I don't know about anyone else but when I get a new album I don't listen to it right away at first. I usually check out the song the titles, then I look at the thank-you list, and then read over some lyrics just I can get a feel for the band before I actually listen to the music. Sometimes even the layout itself will appeal to me more than wanting to hear the album itself. Unfortunately, To Never Live in Denial has the worst layout I've seen in quite sometime with it's hacked up images, scrawled words, and lyrics pasted over images of children. Thankfully, Rally the Fray has their hearts in the right places with thought provoking lyrics that go far beyond being stabbed in the back or a bad break-up. They cover topics such as growing up, integrity, and Western culture, and all the lyrics are intelligently worded. They even go as far as adding explanations to their lyrics. How many bands do you see do that these days? Wow. Then I pushed play.
To Never Live in Denial starts off earnestly enough with a short melodic instrumental intro that reminds of the intro on By the Grace of God's Perspective. A nice little poppy riff is backed by some mid-tempo drumming and some one talks about how they aren't obliged to save the world. Sweet. Then it's all downhill from there.
Rally the Fray's main vocalist sucks and I usually don't like using the word "sucks" to describe anything musically. But when you sound like the guy from Atreyu, what else can I say? Also, if your drummer can't play fast, don't try and play fast. It's a difficult listen when you hear a drummer to keep up with the rest of the band and failing.
Rally the Fray works best when they use gang vocals ala Comeback Kid and their ilk while the guitar players use snappy little harmonious licks and interplay with crisscross riffs. It's too bad these songs are so shabbily written you don't know what's going on half the time. Atreyu dude growls, then talks, some people shout, they go fast, guitars noodle, the drummer falls apart and then they add in mosh parts. Mosh parts with mosh parts. More mosh parts. It's like they threw all their song ideas into a pot and just plucked them out haphazardly and decided to call them "songs".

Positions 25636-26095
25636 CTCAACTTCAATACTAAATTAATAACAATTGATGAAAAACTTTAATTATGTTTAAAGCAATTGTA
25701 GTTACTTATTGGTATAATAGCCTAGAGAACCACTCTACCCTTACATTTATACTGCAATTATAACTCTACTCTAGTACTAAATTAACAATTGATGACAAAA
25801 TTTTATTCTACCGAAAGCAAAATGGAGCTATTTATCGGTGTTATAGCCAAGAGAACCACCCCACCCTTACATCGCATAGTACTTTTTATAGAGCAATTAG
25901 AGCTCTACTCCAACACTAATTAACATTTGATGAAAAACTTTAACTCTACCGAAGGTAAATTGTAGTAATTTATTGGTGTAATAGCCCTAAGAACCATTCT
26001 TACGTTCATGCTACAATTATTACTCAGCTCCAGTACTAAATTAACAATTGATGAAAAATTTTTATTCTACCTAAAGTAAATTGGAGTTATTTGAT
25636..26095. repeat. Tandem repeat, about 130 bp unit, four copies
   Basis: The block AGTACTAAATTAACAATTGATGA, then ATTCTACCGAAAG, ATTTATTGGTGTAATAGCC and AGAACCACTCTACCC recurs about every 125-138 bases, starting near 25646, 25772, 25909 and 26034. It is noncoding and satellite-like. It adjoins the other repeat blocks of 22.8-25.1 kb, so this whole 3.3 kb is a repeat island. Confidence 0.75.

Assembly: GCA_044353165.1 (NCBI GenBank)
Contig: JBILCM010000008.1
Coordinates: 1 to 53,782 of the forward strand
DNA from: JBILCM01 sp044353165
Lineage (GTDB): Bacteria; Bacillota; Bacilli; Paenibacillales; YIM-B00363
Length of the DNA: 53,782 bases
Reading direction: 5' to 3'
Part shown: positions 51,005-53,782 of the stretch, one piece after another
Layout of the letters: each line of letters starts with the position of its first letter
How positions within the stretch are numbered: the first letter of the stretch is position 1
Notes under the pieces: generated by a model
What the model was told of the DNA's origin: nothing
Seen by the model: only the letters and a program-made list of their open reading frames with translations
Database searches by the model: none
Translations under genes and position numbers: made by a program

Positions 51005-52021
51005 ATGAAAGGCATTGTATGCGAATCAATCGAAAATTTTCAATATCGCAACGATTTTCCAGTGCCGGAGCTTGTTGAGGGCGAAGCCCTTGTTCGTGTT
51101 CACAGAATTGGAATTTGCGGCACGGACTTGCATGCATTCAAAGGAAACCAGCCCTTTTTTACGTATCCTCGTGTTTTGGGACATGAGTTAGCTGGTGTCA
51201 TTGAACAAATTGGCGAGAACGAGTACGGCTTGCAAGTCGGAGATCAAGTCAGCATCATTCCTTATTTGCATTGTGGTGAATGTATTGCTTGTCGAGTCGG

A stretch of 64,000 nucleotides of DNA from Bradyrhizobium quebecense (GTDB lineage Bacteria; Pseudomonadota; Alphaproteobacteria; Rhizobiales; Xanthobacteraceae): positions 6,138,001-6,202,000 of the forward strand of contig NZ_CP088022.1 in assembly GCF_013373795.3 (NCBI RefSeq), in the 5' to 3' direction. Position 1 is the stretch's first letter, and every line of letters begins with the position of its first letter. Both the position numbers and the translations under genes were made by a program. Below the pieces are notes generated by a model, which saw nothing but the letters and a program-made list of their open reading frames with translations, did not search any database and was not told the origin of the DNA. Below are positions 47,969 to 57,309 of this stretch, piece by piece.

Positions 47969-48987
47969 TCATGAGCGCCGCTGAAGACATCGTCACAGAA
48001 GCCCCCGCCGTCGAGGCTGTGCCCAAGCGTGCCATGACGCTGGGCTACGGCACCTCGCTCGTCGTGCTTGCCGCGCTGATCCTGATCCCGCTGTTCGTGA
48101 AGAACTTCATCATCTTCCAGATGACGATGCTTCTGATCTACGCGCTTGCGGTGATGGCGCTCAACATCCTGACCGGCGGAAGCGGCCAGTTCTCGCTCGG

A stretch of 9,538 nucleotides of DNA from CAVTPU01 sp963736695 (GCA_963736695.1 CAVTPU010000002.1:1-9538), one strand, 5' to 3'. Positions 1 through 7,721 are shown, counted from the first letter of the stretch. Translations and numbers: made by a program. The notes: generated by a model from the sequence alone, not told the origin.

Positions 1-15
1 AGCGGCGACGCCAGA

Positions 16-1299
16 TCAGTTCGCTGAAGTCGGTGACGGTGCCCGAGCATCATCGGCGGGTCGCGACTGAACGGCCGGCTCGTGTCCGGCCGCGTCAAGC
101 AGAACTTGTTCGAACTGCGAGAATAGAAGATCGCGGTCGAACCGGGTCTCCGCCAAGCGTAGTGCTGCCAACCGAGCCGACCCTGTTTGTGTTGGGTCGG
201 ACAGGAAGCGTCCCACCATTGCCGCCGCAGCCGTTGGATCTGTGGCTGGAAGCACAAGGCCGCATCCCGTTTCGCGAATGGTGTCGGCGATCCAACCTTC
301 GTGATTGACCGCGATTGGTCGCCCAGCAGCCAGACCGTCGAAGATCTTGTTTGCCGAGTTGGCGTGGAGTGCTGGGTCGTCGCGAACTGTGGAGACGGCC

Rally the Fray tries to play metal-tinged hardcore with galloping drums, hot guitar fills, and demon growled vocals. They aren't metalcore though, but falling somewhere between With Honor and Shai Hulud if both bands were just learning how to play their instruments.
I feel bad for Rally the Fray, they surely have their hearts in the right places and that's sewed clearly on their sleeves. Nevertheless, musically they can't make anything cohesive enough for any of the ten songs on To Never Live in Denial to be memorable. If that isn't bad enough, then you have to deal with the grunted, growled metal vocals. Ugh. And if that isn't enough to make you want to hate life, you get to hear Rally the Fray cover a Bad Religion song. Sorry guys, you are going to have to try harder than using cumbersome words in your lyrics and have 100 people shout in your songs to get the stamp of approval from me. Drop the singer, skip the fast parts, and drop the mosh parts all together, and then get back to me.
2.0 / 10
Gainesville, FL’s Dikembe have been playing around the scene for quite a few years but I’ve never actually checked out their recorded material. I saw them back at Pre-Fest 6 and enjoyed ...
A nice little seven song ep of mid-tempo and introspective punk rock for us dads in our late thirties. These guys seem to have been around for some time but ...
Looking for the SPB logo? You can download it in a range of styles and colours here:
Click anywhere outside this dialog to close it, or press escape.